Diesel Engine: How does it work, and what are its advantages?

Cross section of a V8 diesel engine
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A diesel engine is a piston combustion engine that often burns diesel fuel and converts thermal energy into mechanical work. Thermal energy is obtained in the engine by converting fuel into heat through combustion.

When fuel is burned, the temperature and pressure in the engine increase. The increased pressure of the working substance acts on the pistons of the engine, which convert this energy into mechanical work.


How Does a Diesel Engine Work?

The diesel engine ignites the mixture of fuel and air through the high compressed air temperature in the combustion chamber. It is mostly constructed as a four-stroke but can also be constructed as a two-stroke.

Since most cars are equipped with four-stroke engines, we will describe the function of a diesel engine with four cycles. The principle of operation of a four-stroke diesel engine is very similar to that of a petrol engine.

The main difference is that with a diesel engine, only clean air is drawn into the cylinders, into which fuel is injected after being compressed and heated. Such a mixture is then ignited by compression heat, not by a spark from a spark plug, as with a petrol engine.

Four-stroke Diesel Engine:

1. Intake

During intake, the engine piston moves from its top dead center down to its bottom dead center while the intake valves are open. The space above the piston thus increases, the intake valves are open, and air intake into the combustion chamber is thus enabled.

2. Compression

Compression of the fuel mixture in the cylinder

The compression phase occurs after the intake valves are closed. During this phase, the piston travels from its bottom center point upwards to its top center point, thereby compressing the air, which is heated due to this, and because it cannot expand, the pressure also rises.

Just before the piston reaches its top dead center, fuel (diesel) is injected into the compressed air, which atomizes, vaporizes, and ignites, creating expansion. The intake and exhaust valves are closed during this phase.

3. Expansion

Combustion of the mixture in the cylinder head

During expansion, the piston moves from its top dead center down to its bottom dead center, with the intake and exhaust valves closed. The mixture is ignited, and heat energy is released, increasing the pressure in the cylinder. The pressure acts on the piston, pushing it down to the bottom dead center. In this way, thermal energy is converted into mechanical work.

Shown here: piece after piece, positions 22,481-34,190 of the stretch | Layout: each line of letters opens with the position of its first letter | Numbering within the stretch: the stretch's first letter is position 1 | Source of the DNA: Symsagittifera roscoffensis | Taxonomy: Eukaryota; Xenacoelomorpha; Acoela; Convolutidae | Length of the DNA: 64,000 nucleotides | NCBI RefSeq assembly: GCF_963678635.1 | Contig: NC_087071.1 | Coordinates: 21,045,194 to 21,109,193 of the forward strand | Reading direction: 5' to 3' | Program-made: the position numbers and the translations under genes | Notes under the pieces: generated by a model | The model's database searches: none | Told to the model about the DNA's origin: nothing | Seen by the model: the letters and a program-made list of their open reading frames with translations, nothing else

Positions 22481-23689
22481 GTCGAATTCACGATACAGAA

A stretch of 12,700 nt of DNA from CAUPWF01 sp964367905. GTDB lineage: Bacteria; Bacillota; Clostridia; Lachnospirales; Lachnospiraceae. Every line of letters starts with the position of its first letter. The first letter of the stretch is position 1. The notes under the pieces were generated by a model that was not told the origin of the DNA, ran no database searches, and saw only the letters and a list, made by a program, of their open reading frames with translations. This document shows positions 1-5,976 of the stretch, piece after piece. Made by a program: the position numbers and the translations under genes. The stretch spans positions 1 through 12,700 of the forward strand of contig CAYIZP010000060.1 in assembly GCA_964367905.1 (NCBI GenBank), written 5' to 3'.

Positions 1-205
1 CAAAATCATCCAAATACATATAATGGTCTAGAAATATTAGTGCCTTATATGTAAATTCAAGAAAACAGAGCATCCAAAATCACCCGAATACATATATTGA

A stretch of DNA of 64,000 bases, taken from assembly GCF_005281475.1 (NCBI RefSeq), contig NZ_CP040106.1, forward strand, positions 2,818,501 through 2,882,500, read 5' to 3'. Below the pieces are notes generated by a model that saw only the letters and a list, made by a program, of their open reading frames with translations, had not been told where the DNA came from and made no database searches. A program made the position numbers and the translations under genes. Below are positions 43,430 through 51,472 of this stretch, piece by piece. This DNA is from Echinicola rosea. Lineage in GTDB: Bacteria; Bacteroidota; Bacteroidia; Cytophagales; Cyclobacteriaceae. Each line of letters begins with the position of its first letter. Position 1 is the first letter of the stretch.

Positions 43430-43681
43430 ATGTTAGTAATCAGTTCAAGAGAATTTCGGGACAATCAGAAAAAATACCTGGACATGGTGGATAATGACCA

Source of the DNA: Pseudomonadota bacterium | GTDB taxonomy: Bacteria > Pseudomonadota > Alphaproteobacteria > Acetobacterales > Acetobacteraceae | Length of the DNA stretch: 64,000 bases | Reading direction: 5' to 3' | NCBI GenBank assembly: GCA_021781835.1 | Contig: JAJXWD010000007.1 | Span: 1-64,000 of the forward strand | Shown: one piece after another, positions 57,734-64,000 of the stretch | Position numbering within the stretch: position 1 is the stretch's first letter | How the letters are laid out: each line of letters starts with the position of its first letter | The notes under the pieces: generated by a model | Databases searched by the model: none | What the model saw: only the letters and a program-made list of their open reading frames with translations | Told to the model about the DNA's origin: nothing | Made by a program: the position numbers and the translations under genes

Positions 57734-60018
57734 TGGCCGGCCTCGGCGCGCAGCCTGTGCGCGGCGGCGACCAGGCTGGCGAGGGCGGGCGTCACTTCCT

4. Exhaust

During the final phase, the exhaust valves are open, and the piston moves from its bottom dead center position upward to its top dead center position, forcing the exhaust gases out of the cylinder. However, to improve cylinder emptying, the exhaust valves close only after the piston reaches its top dead center and the intake valves are already open.

These four cycles (phases) occur during two crankshaft revolutions and are constantly repeated.

Diesel Engine Types

According to the design of the combustion chamber and the place of fuel injection, we distinguish diesel engines:

  • Direct injection engines - fuel injection and all combustion takes place in one main combustion chamber

  • Engines with indirect injection - fuel injection and the initial phase of combustion take place in a special space, in the chamber, and only then is it transferred to the main combustion space

Diesel Engine Power Regulation

The diesel engine's power is regulated by the amount of fuel injected into the combustion chamber with approximately the same air volume per work cycle.

So the richness, that is, the quality of the mixture changes. A variable amount of fuel the injection device supplies realizes power regulation.

Advantages and Disadvantages of Diesel Engine

Diesel engines are structurally more complex than petrol engines, but their performance is lower, mainly due to the combustion of a different fuel. When using the same technology and engine volume, the power of a petrol engine is always higher. However, the advantage of diesel engines is lower consumption and longer lifespan.

However, technology has advanced, and almost all diesel engines are now turbocharged or supercharged. Combined with a direct injection technology, their high performance, low fuel consumption, and fewer produced emissions are guaranteed.

These engines are suitable for long drives and not for short city wanderings, as the time required to warm up the engine to the operating temperature is much longer than in the case of a petrol engine.